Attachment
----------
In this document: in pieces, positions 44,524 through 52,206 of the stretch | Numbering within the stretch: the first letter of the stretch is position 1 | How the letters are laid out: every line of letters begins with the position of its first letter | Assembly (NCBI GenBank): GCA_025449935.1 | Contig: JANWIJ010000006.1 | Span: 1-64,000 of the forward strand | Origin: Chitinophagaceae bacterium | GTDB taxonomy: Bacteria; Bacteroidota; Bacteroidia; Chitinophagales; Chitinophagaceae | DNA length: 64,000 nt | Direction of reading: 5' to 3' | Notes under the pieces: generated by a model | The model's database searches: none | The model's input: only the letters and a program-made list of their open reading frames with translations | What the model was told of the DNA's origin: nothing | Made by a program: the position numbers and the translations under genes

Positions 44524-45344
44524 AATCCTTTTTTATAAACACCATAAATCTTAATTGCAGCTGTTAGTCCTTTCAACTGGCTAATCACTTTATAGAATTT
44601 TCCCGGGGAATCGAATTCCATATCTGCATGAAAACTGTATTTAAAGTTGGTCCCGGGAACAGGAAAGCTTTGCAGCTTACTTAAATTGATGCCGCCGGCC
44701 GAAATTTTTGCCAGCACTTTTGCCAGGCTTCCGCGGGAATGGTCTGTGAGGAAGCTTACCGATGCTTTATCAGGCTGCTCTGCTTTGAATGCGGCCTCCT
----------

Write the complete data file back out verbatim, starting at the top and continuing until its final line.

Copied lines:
In this document: in pieces, positions 44,524 through 52,206 of the stretch | Numbering within the stretch: the first letter of the stretch is position 1 | How the letters are laid out: every line of letters begins with the position of its first letter | Assembly (NCBI GenBank): GCA_025449935.1 | Contig: JANWIJ010000006.1 | Span: 1-64,000 of the forward strand | Origin: Chitinophagaceae bacterium | GTDB taxonomy: Bacteria; Bacteroidota; Bacteroidia; Chitinophagales; Chitinophagaceae | DNA length: 64,000 nt | Direction of reading: 5' to 3' | Notes under the pieces: generated by a model | The model's database searches: none | The model's input: only the letters and a program-made list of their open reading frames with translations | What the model was told of the DNA's origin: nothing | Made by a program: the position numbers and the translations under genes

Positions 44524-45344
44524 AATCCTTTTTTATAAACACCATAAATCTTAATTGCAGCTGTTAGTCCTTTCAACTGGCTAATCACTTTATAGAATTT
44601 TCCCGGGGAATCGAATTCCATATCTGCATGAAAACTGTATTTAAAGTTGGTCCCGGGAACAGGAAAGCTTTGCAGCTTACTTAAATTGATGCCGCCGGCC
44701 GAAATTTTTGCCAGCACTTTTGCCAGGCTTCCGCGGGAATGGTCTGTGAGGAAGCTTACCGATGCTTTATCAGGCTGCTCTGCTTTGAATGCGGCCTCCT